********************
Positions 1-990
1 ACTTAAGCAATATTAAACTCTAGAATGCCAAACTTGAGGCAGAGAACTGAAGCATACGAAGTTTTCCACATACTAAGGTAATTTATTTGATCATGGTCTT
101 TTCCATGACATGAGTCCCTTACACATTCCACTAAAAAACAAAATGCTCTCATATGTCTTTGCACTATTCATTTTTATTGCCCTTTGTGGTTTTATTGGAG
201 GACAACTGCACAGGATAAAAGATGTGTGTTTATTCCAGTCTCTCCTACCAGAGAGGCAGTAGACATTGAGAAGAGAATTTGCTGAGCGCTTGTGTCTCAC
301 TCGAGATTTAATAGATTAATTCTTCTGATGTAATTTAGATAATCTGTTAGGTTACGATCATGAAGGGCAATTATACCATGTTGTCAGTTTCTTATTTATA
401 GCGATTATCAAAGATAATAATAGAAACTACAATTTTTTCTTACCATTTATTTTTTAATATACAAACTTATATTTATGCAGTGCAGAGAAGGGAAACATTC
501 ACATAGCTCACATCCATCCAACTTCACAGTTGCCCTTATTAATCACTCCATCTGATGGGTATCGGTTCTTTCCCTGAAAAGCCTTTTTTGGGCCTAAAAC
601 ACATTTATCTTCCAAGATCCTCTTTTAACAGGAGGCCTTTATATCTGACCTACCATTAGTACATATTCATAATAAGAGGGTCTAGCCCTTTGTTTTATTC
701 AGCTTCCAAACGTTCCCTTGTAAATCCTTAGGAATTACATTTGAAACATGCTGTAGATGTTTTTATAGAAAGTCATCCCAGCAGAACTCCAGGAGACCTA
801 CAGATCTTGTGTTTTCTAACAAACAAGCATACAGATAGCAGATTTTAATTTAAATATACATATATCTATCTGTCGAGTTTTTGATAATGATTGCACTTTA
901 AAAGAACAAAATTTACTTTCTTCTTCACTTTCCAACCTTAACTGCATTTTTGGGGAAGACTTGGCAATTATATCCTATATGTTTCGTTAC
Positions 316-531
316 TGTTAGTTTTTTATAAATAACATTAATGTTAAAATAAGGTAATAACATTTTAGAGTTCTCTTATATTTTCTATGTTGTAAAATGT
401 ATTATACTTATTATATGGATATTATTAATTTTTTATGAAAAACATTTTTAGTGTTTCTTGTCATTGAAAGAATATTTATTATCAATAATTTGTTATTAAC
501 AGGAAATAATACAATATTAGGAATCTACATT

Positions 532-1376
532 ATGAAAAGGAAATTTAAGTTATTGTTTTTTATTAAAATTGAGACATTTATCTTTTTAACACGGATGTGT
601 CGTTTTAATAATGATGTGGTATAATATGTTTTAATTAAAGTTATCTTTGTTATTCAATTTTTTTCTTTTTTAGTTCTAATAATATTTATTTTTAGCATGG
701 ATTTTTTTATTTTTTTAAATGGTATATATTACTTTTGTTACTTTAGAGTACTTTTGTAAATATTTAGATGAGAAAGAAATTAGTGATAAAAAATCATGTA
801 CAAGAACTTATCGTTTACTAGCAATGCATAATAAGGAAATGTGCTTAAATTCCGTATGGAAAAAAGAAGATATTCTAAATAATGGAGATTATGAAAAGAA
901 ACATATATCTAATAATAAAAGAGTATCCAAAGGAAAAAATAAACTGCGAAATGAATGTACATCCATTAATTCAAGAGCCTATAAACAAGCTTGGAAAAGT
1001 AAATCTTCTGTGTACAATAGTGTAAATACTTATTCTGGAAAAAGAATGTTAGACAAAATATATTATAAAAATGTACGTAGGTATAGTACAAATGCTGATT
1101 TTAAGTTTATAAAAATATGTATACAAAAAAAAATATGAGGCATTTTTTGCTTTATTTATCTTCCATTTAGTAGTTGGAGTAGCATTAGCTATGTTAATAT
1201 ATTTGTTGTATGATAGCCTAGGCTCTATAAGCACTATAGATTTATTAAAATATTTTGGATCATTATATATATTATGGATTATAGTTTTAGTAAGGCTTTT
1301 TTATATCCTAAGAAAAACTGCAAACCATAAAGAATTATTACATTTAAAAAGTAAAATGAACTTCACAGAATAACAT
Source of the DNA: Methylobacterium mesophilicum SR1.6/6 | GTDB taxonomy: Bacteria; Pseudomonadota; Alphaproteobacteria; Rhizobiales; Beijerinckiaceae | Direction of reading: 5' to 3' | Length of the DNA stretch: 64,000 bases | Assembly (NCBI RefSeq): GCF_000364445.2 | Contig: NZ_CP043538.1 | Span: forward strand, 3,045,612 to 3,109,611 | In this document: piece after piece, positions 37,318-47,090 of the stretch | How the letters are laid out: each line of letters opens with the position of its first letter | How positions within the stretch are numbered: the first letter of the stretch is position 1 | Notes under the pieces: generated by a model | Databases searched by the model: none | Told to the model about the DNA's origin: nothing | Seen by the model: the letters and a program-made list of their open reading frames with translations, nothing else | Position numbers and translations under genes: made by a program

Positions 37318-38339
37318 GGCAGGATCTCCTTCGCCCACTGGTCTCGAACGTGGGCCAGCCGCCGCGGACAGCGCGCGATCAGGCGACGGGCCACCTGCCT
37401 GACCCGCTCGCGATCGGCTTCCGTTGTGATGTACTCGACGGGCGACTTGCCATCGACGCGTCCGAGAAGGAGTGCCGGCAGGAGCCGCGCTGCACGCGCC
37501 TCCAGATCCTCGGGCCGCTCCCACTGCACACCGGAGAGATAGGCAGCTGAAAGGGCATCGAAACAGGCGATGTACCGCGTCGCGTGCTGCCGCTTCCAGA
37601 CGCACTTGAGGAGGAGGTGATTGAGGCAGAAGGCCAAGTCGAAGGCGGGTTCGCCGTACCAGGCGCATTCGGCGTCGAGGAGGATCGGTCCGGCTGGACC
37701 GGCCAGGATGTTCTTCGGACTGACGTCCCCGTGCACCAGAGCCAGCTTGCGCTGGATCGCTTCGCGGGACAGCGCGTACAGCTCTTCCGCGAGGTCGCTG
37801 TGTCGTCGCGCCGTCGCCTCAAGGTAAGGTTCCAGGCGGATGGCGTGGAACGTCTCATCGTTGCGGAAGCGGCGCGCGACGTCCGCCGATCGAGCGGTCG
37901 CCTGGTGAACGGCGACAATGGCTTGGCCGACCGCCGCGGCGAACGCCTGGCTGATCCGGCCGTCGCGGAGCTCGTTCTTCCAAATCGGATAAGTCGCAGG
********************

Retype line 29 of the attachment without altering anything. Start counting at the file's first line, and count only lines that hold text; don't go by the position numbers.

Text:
37401 GACCCGCTCGCGATCGGCTTCCGTTGTGATGTACTCGACGGGCGACTTGCCATCGACGCGTCCGAGAAGGAGTGCCGGCAGGAGCCGCGCTGCACGCGCC